Cemetery Watchman

My friend Kevin and I volunteer at a national cemetery in Oklahoma. Today had been a long day, my hip was painful and all I wanted was to head down to Smokey’s and have a cold one. Sneaking a look at my watch, it was 16:55. Five minutes to go before the cemetery gates closed for the day. Marine blues are hot in the August sun. Our Oklahoma summer was as bad as ever, with heat and humidity both too high.

I saw the car pull into the driveway, a ’69 or ’70 model Cadillac, looked factory-new. It pulled into the parking lot at a snail’s pace. An old woman got out so slowly I thought she was paralyzed; she had a cane and a sheaf of flowers, four or five bunches as best as I could tell.

I couldn’t help myself. The thought came and left a slightly bitter taste: ‘She’s going to spend an hour, and my hip hurts and I’m ready to get out of here right now!’ But my duty was to assist anyone coming in.

Kevin would lock the in gate, and if I could hurry the old gal along, we might make it to Smokey’s in time.

I broke post attention. My hip made noises when I took the first step and pain went up a notch. I must have made a great military sight: middle-aged guy with a small gut and a limp, in Marine dress uniform which had lost its razor-sharp creases about thirty minutes after I began my watch at the cemetery.

I stopped in front of her. She looked up at me with an old woman’s squint.

‘ Ma’am, may I assist you? ‘

‘ Yes, son. Can you carry these flowers? I seem to be moving a tad slow these days. ‘

‘ My pleasure, ma’am. ‘ (It wasn’t too much of a lie.)

She looked at me again. ‘ Marine, where were you stationed? ‘

‘ Vietnam, ma’am, ’69 to ’70. ‘

She looked at me closer. ‘ Wounded, I see. Well done, Marine. I’ll be as quick as I can. ‘

I lied a little bigger: ‘ No hurry, ma’am. ‘

She smiled and winked at me. ‘ Son, I’m 85-years-old and I can tell a lie from a long way off. Let’s get this done. Might be the last time I can do this. My name’s Joanne Wieserman, and I’ve a few Marines I’d like to see one more time. ‘

‘ Yes, ma ‘am, at your service. ‘

She headed for the World War I section, stopping at a stone. She picked one of the flower bunches out of my arm and laid it on top of the stone. She murmured something I couldn’t quite make out. The name on the marble was Donald S. Davidson, USMC, France 1918 .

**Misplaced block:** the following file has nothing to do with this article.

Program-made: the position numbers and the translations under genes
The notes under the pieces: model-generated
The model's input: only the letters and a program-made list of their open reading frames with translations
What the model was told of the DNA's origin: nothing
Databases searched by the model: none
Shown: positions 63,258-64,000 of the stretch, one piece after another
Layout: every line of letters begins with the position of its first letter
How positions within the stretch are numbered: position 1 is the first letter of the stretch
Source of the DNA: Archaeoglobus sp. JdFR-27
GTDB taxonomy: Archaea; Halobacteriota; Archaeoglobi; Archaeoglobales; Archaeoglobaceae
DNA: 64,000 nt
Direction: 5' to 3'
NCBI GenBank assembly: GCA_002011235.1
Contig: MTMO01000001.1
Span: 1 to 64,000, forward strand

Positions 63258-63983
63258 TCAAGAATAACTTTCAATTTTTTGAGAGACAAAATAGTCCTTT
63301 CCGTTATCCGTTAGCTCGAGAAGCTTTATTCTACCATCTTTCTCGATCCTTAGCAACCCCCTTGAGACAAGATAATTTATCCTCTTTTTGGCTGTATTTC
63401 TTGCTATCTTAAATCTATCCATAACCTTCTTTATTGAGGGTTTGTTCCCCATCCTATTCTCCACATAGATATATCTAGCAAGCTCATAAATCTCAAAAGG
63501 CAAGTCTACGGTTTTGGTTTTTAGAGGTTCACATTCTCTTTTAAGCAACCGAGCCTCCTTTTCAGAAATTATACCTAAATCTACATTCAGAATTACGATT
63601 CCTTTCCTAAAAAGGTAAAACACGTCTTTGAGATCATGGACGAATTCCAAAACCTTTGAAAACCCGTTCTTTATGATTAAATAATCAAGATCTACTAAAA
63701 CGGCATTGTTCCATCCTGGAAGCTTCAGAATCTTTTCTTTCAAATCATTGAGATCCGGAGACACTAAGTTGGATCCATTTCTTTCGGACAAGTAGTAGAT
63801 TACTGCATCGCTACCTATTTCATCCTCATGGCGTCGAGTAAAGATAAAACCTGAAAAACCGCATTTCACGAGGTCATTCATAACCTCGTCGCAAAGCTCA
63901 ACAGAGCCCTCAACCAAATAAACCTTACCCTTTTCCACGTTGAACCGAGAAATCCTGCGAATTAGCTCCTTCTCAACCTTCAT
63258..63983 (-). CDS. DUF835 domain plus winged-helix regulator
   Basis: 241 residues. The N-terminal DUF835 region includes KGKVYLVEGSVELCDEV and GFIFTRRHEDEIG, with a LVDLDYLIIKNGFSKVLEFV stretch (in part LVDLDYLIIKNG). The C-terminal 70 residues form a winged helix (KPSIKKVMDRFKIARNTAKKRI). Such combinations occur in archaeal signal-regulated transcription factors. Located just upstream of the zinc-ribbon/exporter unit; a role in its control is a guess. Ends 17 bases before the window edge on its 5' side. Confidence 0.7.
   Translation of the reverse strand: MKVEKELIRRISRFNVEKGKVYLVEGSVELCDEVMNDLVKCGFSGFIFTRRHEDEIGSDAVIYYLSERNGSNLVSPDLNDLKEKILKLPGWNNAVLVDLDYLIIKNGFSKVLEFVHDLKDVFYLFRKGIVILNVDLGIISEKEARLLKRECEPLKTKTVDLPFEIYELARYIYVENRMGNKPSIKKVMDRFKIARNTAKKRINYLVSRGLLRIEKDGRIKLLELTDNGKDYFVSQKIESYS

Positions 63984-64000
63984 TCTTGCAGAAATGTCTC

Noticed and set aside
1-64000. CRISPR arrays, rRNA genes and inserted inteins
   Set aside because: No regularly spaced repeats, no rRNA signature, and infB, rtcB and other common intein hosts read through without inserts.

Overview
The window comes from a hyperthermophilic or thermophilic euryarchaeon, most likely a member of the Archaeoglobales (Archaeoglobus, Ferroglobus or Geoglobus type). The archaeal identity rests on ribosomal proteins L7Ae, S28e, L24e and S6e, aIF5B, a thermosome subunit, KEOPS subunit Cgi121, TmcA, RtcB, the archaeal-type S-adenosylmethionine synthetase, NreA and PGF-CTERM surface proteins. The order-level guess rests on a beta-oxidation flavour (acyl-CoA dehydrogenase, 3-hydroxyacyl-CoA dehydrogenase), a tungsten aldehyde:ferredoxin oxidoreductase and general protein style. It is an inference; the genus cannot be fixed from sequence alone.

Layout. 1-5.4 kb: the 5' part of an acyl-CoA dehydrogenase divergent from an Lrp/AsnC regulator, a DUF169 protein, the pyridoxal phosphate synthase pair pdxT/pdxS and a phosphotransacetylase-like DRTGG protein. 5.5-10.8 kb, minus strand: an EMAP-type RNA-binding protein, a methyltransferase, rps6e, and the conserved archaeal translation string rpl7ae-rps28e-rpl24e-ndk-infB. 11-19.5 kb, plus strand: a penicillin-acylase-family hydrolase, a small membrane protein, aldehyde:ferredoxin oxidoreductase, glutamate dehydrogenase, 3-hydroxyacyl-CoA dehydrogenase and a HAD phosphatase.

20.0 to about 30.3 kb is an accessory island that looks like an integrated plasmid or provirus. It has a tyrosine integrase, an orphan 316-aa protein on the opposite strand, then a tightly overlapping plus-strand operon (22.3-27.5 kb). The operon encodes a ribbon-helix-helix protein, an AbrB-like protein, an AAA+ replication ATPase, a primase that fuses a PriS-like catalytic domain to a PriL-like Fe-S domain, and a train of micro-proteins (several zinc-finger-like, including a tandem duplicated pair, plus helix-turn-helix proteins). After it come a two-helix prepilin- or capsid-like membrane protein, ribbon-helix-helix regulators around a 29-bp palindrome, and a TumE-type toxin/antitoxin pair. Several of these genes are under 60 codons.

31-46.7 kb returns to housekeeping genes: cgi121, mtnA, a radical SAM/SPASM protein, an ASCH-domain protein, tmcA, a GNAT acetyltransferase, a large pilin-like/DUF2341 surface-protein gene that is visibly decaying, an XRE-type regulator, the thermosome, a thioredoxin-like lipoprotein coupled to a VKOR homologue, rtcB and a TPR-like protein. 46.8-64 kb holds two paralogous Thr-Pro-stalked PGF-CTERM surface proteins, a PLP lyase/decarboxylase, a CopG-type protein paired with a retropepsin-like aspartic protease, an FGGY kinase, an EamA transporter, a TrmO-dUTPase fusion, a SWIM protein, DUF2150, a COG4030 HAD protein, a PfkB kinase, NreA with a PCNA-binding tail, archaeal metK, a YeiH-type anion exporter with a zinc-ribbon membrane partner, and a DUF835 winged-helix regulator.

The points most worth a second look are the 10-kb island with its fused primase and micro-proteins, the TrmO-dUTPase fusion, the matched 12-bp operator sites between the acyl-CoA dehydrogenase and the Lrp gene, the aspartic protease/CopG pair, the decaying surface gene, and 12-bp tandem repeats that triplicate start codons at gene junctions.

She turned away and made a straight line for the World War II section, stopping at another stone. I saw a tear tracking its way down her cheek. She put a bunch on a stone, it said Stephen X. Davidson, USMC, 1943 .

She went up the row and laid another bunch on a stone, Stanley J.Wieserman, USMC, 1944 .

She paused for a second and more tears flowed.
‘ Two more, son, and we’ll be done ‘

I almost didn’t say anything, but, ‘ Yes, ma’am, take your time. ‘

She looked confused. ‘ Where’s the Vietnam section?
I seem to have lost my way. ‘

I pointed ‘ That way, ma’am. ‘

‘Oh!’ she chuckled quietly. ‘ Son, me and old age ain’t too friendly. ‘

She headed down the walk. She stopped at a couple of stones before she found the ones she wanted. She placed a bunch on Larry Wieserman, USMC, 1968 , and the last on Darrel Wieserman, USMC, 1970. She stood and murmured a few words I still couldn’t make out and more tears flowed.

‘ OK, son, I’m finished. Get me back to my car and you can go home. ‘

‘Yes, ma’am. If I may ask, were those your kinfolk? ‘

‘ Yes, Donald Davidson was my father, Stephen was my uncle, Stanley was my husband, Larry and Darrel were our sons. All killed in action, all Marines. ‘

She stopped. Whether she had finished, or couldn’t finish, I don’t know. She made her way to her car, and got in slowly and painfully.

I waited for a polite distance to come between us and then double-timed it over to Kevin, waiting by his car.

‘ Get to the out gate quickly. There’s something I’ve got to do. ‘

Kevin started to say something, but saw the look I gave him. He got us down the service road fast. We beat her. She hadn’t made it around the rotunda yet.

‘ Kevin, stand at attention next to the gate. Follow my lead. ‘ I humped it across the drive to the other side.

When the Cadillac came around the hedges and began the short turn toward the gate, I called out in my best Gunny’s voice: ‘TehenHut! Preeesent Haaaarms! ‘

I have to hand it to Kevin; he never blinked – stood at attention with a salute that would make any DI proud.

She drove through that gate with two old worn-out Marines giving her the send-off she deserved, for service rendered to her country, and for knowing duty, honor and sacrifice far beyond the realm of most.

I am not sure but I think I saw a salute from the Cadillac.

As a final thought, let me share a small prayer: ‘Lord, keep our servicemen and women safe, whether they serve at home or overseas. Hold them in your loving hands and protect them as they protect us. ‘

Let’s all keep those currently serving and those who have gone before in our thoughts and prayers. They are the reason for the many freedoms we enjoy.